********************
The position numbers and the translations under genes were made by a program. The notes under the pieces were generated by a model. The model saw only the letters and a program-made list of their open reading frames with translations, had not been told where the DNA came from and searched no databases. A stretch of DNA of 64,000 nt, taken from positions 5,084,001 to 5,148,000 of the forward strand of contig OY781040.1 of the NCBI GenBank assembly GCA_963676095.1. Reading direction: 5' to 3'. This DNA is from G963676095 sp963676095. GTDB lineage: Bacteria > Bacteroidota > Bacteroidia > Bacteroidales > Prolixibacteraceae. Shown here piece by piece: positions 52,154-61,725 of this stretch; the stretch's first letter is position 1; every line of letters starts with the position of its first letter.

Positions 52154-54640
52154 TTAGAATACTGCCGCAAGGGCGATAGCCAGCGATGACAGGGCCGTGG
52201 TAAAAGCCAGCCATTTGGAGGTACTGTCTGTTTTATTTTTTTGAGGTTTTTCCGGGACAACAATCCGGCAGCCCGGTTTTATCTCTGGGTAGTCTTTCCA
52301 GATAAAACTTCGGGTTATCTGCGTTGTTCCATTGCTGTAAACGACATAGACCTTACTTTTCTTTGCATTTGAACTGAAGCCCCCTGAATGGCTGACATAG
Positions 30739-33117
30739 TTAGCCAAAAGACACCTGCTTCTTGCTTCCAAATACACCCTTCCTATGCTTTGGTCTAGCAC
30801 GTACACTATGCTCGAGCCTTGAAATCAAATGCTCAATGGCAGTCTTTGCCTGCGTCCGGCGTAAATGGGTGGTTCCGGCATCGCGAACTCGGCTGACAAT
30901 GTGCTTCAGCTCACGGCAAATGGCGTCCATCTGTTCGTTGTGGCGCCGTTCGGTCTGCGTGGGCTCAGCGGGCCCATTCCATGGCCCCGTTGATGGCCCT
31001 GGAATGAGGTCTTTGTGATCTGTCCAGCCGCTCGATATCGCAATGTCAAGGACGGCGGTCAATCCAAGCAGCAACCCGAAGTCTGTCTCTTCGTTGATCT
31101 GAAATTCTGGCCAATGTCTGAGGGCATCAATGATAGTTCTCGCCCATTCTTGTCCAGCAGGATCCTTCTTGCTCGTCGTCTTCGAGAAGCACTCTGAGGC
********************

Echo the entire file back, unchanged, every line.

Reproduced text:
The position numbers and the translations under genes were made by a program. The notes under the pieces were generated by a model. The model saw only the letters and a program-made list of their open reading frames with translations, had not been told where the DNA came from and searched no databases. A stretch of DNA of 64,000 nt, taken from positions 5,084,001 to 5,148,000 of the forward strand of contig OY781040.1 of the NCBI GenBank assembly GCA_963676095.1. Reading direction: 5' to 3'. This DNA is from G963676095 sp963676095. GTDB lineage: Bacteria > Bacteroidota > Bacteroidia > Bacteroidales > Prolixibacteraceae. Shown here piece by piece: positions 52,154-61,725 of this stretch; the stretch's first letter is position 1; every line of letters starts with the position of its first letter.

Positions 52154-54640
52154 TTAGAATACTGCCGCAAGGGCGATAGCCAGCGATGACAGGGCCGTGG
52201 TAAAAGCCAGCCATTTGGAGGTACTGTCTGTTTTATTTTTTTGAGGTTTTTCCGGGACAACAATCCGGCAGCCCGGTTTTATCTCTGGGTAGTCTTTCCA
52301 GATAAAACTTCGGGTTATCTGCGTTGTTCCATTGCTGTAAACGACATAGACCTTACTTTTCTTTGCATTTGAACTGAAGCCCCCTGAATGGCTGACATAG
Positions 30739-33117
30739 TTAGCCAAAAGACACCTGCTTCTTGCTTCCAAATACACCCTTCCTATGCTTTGGTCTAGCAC
30801 GTACACTATGCTCGAGCCTTGAAATCAAATGCTCAATGGCAGTCTTTGCCTGCGTCCGGCGTAAATGGGTGGTTCCGGCATCGCGAACTCGGCTGACAAT
30901 GTGCTTCAGCTCACGGCAAATGGCGTCCATCTGTTCGTTGTGGCGCCGTTCGGTCTGCGTGGGCTCAGCGGGCCCATTCCATGGCCCCGTTGATGGCCCT
31001 GGAATGAGGTCTTTGTGATCTGTCCAGCCGCTCGATATCGCAATGTCAAGGACGGCGGTCAATCCAAGCAGCAACCCGAAGTCTGTCTCTTCGTTGATCT
31101 GAAATTCTGGCCAATGTCTGAGGGCATCAATGATAGTTCTCGCCCATTCTTGTCCAGCAGGATCCTTCTTGCTCGTCGTCTTCGAGAAGCACTCTGAGGC